The One Child Policy: Impact on attitudes and reproductive choice
Therese Hesketh, Professor of Global Health, UCL Centre for International Health and Development
Since its introduction in 1979 the one child policy has had a direct impact on the lives of over one fifth of the world's population. The policy has influenced reproductive choice, preferred family size, and access to abortion. How has this had an impact on sex ratios and what does this mean for the future?
Eating Qi: Food, identity and inheritance in China
Vivienne Lo, Senior Lecturer, Wellcome Trust Centre for the History of Medicine at UCL
In ancient China, knowledge about the potency of flavours and their ability to nourish body and soul was framed in terms of nurturing the body's Qi, its Yin and Yang. It also connected individuals to their community and ancestors. Do these ideas still have an impact today?
Wartime and Identity in Modern China
Rana Mitter, Professor of the History and Politics of Modern China, University of Oxford
Conflict has had a major impact on the diversity of China's population. The war against Japan in the 1930s and 40s affected the identities of women, ethnic minorities, and refugees. China's turbulent history is reflected in the shaping of contemporary Chinese identity in the 21st century.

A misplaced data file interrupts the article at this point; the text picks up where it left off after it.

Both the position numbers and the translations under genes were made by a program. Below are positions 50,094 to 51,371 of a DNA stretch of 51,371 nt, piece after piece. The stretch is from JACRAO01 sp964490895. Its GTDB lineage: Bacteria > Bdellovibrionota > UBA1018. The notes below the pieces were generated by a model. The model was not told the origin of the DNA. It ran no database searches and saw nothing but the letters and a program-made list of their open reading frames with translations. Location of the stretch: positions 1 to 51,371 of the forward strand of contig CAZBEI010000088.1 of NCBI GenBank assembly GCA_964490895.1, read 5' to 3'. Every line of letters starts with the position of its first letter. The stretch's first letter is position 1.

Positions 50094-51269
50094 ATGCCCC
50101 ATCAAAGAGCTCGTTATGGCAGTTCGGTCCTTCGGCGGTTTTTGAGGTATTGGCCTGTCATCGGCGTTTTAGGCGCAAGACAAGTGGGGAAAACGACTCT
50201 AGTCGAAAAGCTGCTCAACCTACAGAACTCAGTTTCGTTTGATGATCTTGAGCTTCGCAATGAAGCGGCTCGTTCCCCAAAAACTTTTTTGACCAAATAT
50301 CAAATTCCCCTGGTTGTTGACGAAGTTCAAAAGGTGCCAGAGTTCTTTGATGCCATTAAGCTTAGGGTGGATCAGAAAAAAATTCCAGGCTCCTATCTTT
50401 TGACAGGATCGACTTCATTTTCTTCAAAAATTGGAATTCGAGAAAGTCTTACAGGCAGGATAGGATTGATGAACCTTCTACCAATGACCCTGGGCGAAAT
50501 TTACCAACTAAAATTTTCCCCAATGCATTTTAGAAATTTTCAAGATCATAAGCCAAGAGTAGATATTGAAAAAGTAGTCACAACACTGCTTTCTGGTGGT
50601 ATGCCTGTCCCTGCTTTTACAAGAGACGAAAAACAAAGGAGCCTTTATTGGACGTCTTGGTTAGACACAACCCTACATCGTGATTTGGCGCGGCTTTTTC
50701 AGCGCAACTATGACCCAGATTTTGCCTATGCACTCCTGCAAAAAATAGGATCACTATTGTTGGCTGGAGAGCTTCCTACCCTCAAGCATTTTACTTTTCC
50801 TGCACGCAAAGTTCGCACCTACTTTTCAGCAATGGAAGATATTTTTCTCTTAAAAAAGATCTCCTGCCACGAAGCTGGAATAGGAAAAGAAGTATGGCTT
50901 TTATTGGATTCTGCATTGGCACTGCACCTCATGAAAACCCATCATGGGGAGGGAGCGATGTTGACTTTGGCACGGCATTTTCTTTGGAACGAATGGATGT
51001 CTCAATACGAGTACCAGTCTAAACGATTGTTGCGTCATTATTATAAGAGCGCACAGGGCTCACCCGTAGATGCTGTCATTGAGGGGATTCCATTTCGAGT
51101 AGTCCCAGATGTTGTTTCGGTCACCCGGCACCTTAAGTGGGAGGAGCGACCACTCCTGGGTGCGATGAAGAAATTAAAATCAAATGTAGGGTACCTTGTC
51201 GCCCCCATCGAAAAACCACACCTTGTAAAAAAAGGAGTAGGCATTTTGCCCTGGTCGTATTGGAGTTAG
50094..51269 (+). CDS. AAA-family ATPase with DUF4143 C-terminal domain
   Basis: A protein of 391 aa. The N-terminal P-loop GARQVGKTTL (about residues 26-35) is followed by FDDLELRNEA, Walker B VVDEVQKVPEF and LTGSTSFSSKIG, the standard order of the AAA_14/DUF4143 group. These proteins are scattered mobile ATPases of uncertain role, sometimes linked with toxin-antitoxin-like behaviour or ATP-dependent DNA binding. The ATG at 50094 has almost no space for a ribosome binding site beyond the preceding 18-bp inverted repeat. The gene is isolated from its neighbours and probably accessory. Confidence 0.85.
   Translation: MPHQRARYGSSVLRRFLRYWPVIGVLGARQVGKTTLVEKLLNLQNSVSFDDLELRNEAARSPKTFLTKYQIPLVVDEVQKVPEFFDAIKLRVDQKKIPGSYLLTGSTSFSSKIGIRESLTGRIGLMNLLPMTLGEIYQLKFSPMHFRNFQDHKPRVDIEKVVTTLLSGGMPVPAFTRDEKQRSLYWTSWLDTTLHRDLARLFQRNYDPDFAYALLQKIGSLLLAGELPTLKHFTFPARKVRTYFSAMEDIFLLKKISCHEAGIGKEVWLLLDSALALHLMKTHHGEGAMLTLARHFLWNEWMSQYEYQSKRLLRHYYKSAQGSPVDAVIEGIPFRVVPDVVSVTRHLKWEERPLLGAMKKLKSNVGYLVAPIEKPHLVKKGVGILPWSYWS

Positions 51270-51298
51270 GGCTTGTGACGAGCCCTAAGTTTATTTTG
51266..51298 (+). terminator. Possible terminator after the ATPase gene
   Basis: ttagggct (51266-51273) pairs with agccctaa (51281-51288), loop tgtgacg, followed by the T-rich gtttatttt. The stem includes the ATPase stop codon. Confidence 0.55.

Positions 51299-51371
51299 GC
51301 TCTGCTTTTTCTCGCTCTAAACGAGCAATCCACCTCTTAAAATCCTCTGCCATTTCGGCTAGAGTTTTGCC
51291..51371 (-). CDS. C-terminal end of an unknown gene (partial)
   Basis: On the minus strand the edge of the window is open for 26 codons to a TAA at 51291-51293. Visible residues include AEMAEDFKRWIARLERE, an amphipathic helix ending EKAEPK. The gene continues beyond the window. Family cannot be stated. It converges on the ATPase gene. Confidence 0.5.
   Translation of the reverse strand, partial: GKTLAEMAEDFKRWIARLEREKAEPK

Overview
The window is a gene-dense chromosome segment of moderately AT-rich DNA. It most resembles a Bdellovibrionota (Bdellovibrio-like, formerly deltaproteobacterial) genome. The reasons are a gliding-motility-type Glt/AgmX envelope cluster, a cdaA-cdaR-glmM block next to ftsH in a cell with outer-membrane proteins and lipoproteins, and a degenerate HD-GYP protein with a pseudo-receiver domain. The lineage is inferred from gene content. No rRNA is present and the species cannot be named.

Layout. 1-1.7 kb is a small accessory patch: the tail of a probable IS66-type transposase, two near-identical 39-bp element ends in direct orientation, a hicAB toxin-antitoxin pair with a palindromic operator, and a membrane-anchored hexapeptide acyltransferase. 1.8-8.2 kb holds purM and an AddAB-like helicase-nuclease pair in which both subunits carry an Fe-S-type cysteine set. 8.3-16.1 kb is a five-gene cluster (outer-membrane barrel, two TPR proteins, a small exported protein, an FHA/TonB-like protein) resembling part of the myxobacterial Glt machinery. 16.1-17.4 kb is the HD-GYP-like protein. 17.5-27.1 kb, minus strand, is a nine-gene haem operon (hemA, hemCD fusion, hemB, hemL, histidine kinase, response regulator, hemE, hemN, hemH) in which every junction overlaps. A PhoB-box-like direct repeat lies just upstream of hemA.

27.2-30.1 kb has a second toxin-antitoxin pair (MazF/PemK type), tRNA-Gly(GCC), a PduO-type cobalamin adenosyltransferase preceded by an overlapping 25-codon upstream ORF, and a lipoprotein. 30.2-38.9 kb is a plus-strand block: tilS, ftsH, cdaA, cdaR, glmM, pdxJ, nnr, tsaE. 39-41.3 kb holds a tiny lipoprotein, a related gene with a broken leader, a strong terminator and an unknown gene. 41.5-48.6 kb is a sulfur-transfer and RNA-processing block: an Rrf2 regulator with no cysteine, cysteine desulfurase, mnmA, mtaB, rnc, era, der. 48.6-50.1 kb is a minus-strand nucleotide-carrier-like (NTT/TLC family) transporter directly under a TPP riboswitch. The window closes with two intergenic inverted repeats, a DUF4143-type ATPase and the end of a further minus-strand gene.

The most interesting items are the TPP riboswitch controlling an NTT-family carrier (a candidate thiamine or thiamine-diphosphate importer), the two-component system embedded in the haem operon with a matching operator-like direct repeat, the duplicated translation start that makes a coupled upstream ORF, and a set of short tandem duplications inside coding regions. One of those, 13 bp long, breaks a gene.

Unborn Life and Stem Cell Research in China: Changing values and scientific quests
Jack Price, Professor of Developmental Neurobiology, Institute of Psychiatry, King's College London
Margaret Sleeboom-Faulkner, Reader in Anthropology, University of Sussex
Some have argued that China will soon become the world's leader in stem cell research. How does its cultural and legal context have an impact on this science? What does this mean for the country's population?
Art, Migration and the Complexity of Belonging
Diana Yeh, Visiting Lecturer, University of East London
By revealing rarely told stories of artists and writers of Chinese descent in Britain, Diana Yeh will challenge our assumptions about Chinese notions of identity and belonging. While family, ancestry and birthplace are often vital, they relate to identity and belonging in complex and often unexpected ways.